Before our meeting, CORE put each family in separate rooms to answer questions and ask if anyone had a change of heart. Having had a change of pancreas and kidney, I was not about to have a change of heart. I was determined to meet those who made my good health possible.

My first impression: The Ords are an All-American family. Still grieving, they were pleased to hear of my progress and to learn that Kevin's organs had been successfully deployed.

It saddened me to learn I was the only one of five recipients of Kevin's organs to agree to meet with them. A 16-year-old boy received his heart, a 77-year-old man his lungs, a 22-year-old woman his liver and a 3-year-old his other kidney. All but the heart went to local residents.

So far Kevin and I have had a good partnership, I told his family, noting that I consider all of us to be blood, or at least tissue, relatives. I am part Ord. In recent emails, I told them about continuing thoughts of them with hopes to keep our conversations rolling.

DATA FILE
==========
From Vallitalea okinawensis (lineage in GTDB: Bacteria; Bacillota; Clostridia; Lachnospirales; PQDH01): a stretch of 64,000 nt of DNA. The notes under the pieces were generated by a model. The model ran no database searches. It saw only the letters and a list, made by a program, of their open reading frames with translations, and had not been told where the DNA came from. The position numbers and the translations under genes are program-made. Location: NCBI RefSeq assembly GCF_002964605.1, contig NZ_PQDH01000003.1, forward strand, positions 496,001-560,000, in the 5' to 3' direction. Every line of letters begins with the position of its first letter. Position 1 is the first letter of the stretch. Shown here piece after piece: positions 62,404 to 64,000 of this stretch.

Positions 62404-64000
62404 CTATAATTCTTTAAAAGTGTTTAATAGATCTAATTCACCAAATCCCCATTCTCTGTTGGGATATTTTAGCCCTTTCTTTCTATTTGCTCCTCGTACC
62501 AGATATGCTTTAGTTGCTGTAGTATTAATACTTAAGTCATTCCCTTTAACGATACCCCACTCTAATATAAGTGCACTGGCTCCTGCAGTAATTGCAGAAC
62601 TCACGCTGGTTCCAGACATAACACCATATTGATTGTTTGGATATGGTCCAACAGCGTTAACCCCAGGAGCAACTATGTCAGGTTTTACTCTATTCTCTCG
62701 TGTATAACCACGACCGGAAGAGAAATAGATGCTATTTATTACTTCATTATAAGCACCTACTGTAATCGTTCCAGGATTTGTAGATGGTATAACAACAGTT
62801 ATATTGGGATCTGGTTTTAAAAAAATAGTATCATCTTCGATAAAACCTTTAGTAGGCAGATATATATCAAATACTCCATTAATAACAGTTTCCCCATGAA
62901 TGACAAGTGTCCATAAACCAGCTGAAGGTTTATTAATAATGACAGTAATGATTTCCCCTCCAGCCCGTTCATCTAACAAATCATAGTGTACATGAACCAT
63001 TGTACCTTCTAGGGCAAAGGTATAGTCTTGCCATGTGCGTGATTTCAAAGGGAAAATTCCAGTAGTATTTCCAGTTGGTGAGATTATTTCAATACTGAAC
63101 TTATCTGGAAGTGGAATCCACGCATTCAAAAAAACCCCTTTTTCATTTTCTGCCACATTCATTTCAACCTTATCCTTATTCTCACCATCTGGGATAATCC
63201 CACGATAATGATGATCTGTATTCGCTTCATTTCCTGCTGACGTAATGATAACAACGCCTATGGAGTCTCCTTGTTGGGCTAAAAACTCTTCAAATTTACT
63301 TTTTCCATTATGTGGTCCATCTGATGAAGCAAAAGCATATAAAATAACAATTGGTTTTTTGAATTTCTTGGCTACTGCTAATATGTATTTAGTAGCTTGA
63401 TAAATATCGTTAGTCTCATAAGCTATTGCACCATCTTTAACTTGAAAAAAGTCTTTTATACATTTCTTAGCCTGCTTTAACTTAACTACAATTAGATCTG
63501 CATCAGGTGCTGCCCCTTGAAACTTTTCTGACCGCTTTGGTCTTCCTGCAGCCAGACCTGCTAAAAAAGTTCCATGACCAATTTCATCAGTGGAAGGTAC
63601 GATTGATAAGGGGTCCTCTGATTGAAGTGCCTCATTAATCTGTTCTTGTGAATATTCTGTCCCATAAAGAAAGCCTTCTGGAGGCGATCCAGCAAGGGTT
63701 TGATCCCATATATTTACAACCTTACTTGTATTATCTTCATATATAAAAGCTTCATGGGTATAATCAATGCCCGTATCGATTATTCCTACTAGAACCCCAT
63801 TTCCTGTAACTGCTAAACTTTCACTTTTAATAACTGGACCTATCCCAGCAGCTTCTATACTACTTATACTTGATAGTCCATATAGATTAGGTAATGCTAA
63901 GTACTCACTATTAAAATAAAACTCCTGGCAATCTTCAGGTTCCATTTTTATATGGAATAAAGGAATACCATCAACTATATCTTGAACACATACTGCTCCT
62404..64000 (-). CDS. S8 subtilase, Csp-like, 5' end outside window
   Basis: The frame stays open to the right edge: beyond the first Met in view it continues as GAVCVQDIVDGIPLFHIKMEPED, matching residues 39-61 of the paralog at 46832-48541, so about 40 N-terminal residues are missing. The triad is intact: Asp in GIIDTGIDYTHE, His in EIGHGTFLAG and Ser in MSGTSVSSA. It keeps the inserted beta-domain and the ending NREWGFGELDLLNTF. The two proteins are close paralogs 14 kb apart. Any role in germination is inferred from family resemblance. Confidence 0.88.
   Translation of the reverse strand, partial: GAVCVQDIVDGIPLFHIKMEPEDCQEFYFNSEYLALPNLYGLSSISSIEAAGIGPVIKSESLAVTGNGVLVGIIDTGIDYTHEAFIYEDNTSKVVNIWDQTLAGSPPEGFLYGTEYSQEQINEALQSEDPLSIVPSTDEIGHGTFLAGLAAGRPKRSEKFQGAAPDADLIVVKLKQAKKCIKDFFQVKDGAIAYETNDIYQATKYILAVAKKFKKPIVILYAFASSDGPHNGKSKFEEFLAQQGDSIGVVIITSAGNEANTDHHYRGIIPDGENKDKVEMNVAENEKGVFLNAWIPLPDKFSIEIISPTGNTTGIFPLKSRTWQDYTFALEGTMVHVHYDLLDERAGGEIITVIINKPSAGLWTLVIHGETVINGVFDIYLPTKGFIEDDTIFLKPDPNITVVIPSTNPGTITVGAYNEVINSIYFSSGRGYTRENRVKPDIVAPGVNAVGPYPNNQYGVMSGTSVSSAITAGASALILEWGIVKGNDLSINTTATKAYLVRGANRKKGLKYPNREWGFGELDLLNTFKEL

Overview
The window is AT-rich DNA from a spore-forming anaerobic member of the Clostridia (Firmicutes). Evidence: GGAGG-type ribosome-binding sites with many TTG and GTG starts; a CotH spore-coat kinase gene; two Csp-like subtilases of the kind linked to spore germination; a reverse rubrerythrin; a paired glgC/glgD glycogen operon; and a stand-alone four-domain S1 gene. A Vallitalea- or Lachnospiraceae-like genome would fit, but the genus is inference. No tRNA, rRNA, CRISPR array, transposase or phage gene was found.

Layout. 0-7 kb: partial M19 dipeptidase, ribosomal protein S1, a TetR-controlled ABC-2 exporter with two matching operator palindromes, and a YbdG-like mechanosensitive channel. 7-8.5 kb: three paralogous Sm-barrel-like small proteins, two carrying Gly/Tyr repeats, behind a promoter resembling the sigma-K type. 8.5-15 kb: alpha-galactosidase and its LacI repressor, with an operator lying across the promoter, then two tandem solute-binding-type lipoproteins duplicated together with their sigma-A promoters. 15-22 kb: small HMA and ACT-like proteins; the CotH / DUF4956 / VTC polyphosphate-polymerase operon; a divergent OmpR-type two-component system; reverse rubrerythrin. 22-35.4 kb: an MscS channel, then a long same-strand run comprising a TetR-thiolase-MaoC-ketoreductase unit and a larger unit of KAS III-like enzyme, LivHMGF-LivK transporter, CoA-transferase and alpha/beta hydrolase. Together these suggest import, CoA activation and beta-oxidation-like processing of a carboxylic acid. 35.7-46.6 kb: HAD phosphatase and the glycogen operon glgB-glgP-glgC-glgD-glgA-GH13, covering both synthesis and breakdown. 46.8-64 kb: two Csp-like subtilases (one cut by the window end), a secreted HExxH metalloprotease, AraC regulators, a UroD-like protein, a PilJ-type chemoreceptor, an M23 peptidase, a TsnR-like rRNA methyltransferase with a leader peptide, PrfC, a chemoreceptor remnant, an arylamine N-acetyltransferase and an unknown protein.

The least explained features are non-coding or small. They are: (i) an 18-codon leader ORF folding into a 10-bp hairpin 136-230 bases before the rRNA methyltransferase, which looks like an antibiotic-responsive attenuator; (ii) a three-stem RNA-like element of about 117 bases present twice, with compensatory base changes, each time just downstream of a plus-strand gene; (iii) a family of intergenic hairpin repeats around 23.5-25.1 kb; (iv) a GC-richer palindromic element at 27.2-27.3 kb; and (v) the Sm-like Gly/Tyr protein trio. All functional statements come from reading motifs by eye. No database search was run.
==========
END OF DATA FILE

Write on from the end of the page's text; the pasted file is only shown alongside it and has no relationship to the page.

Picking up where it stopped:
"We, too, think about you all the time," Denise replied. "I do believe this may be the start of a healing process for me."

What the Ord family proves is how all people share common bonds, sometimes in unexpected ways. Organ donations are ultimate gifts, often given at life's darkest moments. The decision requires courage, compassion and a sense of humanity, and it can help as many as seven strangers in a remarkable -- my mother calls it a "miraculous" -- modern phenomenon.

So Denise and family, I can only thank you. I mourn Kevin while I celebrate his precious family for allowing him to become an integral part of me, both in body and spirit.

It's funny how things turn out. While Kevin's pancreas and kidney thrive inside me, he now lives more fully in my heart.


David Templeton is a Post-Gazette staff writer (, 412-263-1578). First Published April 14, 2012 12:00 AM